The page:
The Keith Corporation maintains that the land use plan targeted that property for future commercial development, and that "The Shoppes at Signal Mountain" would be in keeping with what residents wanted when the plan was created. The design of the large grocery store would be among the smallest of Food City stores; he said and is designed to look like multiple small stores.
The development would have three access points, and the developer would prefer to have a pedestrian activated traffic light for safely crossing Taft Hwy. He said it would create 128 jobs, many first jobs for kids and last jobs for retirees. Knox Campbell with Keith Corporation said that the company would be saving trees by not using the back 4.59 acres, as he showed a slide for an alternative plan for using the land. The drawing he showed left only one tree on each of 17 lots. One speaker noted that was not how those lots could actually be landscaped, and all of the trees would not need to be cut.
Steve Smith, president and CEO of Food City K Vat, told the council his company is looking at growth opportunities and that is seen on Signal Mountain. He told the council that a three-year lease remains on the store at the foot of the mountain and there are no plans to close it unless competition makes it unprofitable. People are not expected to come up the mountain to shop, but growth is projected in the county outside of the Signal Mountain city limits. He said that the company has done its homework regarding continued growth and profitability. Food City will sign a 20 year lease for the building, he said. If rezoning is not approved for the land owned by Keith Corporation, locations will be considered elsewhere in the county. Trucks and increased traffic would still impact the town, said Commissioner Robert Spalding. Mr. Smith told the council that deliveries could be scheduled in order to reduce the noise they created.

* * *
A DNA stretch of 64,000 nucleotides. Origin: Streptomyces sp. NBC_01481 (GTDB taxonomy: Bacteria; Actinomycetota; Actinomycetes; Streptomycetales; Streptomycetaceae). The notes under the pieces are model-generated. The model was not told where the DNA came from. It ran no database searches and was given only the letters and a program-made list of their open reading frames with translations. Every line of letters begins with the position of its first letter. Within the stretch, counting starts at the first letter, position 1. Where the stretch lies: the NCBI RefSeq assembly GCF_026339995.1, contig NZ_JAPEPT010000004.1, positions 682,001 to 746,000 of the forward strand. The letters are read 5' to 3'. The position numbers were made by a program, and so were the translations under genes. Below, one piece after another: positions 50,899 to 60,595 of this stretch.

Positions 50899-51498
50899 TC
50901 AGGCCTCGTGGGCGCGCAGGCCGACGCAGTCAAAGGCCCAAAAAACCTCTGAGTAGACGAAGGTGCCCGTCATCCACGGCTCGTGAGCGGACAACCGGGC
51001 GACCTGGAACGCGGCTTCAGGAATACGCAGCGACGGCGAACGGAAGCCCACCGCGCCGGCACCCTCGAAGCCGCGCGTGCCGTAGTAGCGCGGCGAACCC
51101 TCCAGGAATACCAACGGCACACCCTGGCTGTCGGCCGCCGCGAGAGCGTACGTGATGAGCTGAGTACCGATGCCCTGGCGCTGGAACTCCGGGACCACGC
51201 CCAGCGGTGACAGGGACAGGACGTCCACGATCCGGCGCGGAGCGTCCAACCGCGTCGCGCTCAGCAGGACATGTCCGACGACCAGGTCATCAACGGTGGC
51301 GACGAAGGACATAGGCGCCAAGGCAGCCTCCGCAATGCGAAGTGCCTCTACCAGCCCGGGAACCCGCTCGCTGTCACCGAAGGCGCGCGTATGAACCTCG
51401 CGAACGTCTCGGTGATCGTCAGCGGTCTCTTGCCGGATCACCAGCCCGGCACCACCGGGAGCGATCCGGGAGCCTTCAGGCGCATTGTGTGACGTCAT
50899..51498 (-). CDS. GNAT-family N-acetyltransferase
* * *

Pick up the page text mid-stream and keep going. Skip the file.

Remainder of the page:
The developers cannot be kept in limbo, said Town Attorney Phil Noblett. A first vote must be held three months after the planning commission makes its recommendation to the town council. The council is the body that will make the final decision. If the request is denied, the project cannot come back for 12 months, he said. During that time, the developer can do what they want with their property. This vote will require a majority of the five member council, so there must be three votes in favor for the zoning request to move forward.
Town Manager Boyd Veal recommended that conditions be added to the ordinance before a first vote. The planning commission recommended six to one for the council to deny the request, therefore the conditions that had been considered were not sent to the council. It was decided that the ordinance will be amended to add conditions that will be put in writing and ready for a first vote that will take place at the agenda meeting on May 25. After the first vote, the council will have additional discussions about the rezoning request.
In other business, approval was given for the purchase of a police interceptor and fuel pump and fuel management software for the public works building. Contracts were awarded for three storm water projects: culvert replacement at 933 Whippoorwill Dr., ditch rehabilitation on Shackleford Ridge Road and drainage improvements on Fern Trail. A donation of surplus police radios to Marion County Emergency Management Agency was approved, and $4,000 will be given to the Signal Mountain Lions Club for events during the Fourth of July. A contract for work on the front part of the MACC building was authorized for $409,470.
An amendment was approved for the 2017-2018 budget to make adjustments for actual expenditures made during the year. The first reading of the fiscal year 2018-2019 budget was also approved. The property tax rate remains the same as the current year, at $1.5665.